MIAMI (Reuters) - Major League Baseball filed a lawsuit on Friday against the owner of a Miami-based anti-aging clinic alleging that he damaged the sport by providing banned performance-enhancing drugs to half a dozen professional baseball players.
The lawsuit filed in Florida state court in Miami referenced articles published in January and February by a weekly Miami newspaper. In the articles cited by the lawsuit, the Miami New Times identified several players that it said had allegedly been sold human growth hormone, testosterone and anabolic steroids by the clinic’s owner, Anthony Bosch.
The lawsuit noted that the Miami New Times “published what it claimed were excerpts from handwritten records maintained by Defendant Bosch while he was affiliated with Biokem and/or BioGenesis, which the Miami New Times stated it had received from a confidential source.”
The clinic, Biogenesis of America, and Bosch, as well as five others including two former business partners, are accused in the lawsuit of “interference” with MLB’s drug prevention and treatment program under which players are contractually banned from using performance-enhancing drugs.
The lawsuit also named as a defendant Juan Carlos Nunez and said he served as a link between the clinic and several players. Nunez could not be reached for comment.
Bosch’s attorney, Susy Ribero-Ayala, did not return calls for comment.
“Each of the defendants participated in a scheme to solicit Major League Players to purchase or obtain, and/or to sell, supply or otherwise make available to Major League Players, substances that the defendants knew were prohibited under MLB’s Joint Drug Prevention and Treatment Program,” the lawsuit said.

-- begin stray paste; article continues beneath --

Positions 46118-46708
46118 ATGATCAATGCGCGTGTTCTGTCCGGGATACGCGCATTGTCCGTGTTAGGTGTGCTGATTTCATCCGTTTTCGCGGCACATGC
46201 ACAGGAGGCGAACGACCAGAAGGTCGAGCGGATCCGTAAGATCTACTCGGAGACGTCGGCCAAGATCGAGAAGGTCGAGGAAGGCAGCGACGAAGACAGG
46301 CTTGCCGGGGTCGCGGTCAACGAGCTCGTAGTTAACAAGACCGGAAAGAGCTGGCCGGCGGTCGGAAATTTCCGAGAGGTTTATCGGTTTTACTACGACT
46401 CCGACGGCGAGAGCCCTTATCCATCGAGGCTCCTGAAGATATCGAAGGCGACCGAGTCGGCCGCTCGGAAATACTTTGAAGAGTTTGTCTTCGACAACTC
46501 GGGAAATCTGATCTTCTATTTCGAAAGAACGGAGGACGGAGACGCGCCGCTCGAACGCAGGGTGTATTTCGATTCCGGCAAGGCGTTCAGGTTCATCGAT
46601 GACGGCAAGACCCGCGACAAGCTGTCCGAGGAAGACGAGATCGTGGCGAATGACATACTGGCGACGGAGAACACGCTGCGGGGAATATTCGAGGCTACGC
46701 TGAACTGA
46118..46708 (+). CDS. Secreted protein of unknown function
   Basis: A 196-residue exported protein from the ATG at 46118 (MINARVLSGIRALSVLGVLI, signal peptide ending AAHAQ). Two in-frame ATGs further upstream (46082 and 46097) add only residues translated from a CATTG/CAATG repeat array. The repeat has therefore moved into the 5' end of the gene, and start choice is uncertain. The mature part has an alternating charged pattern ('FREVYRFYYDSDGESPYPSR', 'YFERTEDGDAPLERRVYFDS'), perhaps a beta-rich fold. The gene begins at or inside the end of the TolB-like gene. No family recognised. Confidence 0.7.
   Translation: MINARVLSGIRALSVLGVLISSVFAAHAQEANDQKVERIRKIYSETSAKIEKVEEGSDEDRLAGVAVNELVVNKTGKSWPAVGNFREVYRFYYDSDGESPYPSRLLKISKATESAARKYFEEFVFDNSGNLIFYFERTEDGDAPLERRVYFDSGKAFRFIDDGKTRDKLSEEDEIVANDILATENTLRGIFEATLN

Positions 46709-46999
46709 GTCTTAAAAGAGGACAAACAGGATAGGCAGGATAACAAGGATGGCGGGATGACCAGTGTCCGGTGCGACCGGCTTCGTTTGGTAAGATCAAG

None of the players alleged by the Miami New Times to have been involved with Biogenesis were mentioned in the lawsuit. All have previously denied any association with Bosch or Biogenesis.
The MLB Players Association union declined to comment on the lawsuit.
Among the players named in the Miami New Times report were New York Yankees third baseman Alex Rodriguez and Washington Nationals starting pitcher Gio Gonzalez. They have both previously denied the allegations.
“The news report about a purported relationship between Alex Rodriguez and Anthony Bosch are not true. Alex Rodriguez was not Mr. Bosch’s patient, he was never treated by him and he was never advised by him,” Rodriguez said in a statement released in January by his publicist. “The purported documents referenced in the story - at least as they relate to Alex Rodriguez - are not legitimate.”
Also in January, Gonzalez denied the allegations against him on his Twitter account. “I’ve never used performance enhancing drugs of any kind and I never will, I’ve never met or spoken with Tony Bosch or used any substance,” he tweeted at the time.
The lawsuit accused Marcelo Albir, a former University of Miami baseball player, and Paulo da Silveira, who was described in the lawsuit as a “self-proclaimed chemist”, of having provided drugs to Biogenesis. Neither Albir nor da Silveira could be reached for comment on Friday.
The filing asks for “monetary damages and other relief resulting from defendants’ tortious interference with MLB’s contractual relationships.”
The defendants damaged baseball due to the “the costs of investigation, loss of goodwill, loss of revenue and profits, and injury to its reputation,” the lawsuit said.
Editing by Toni Reinhold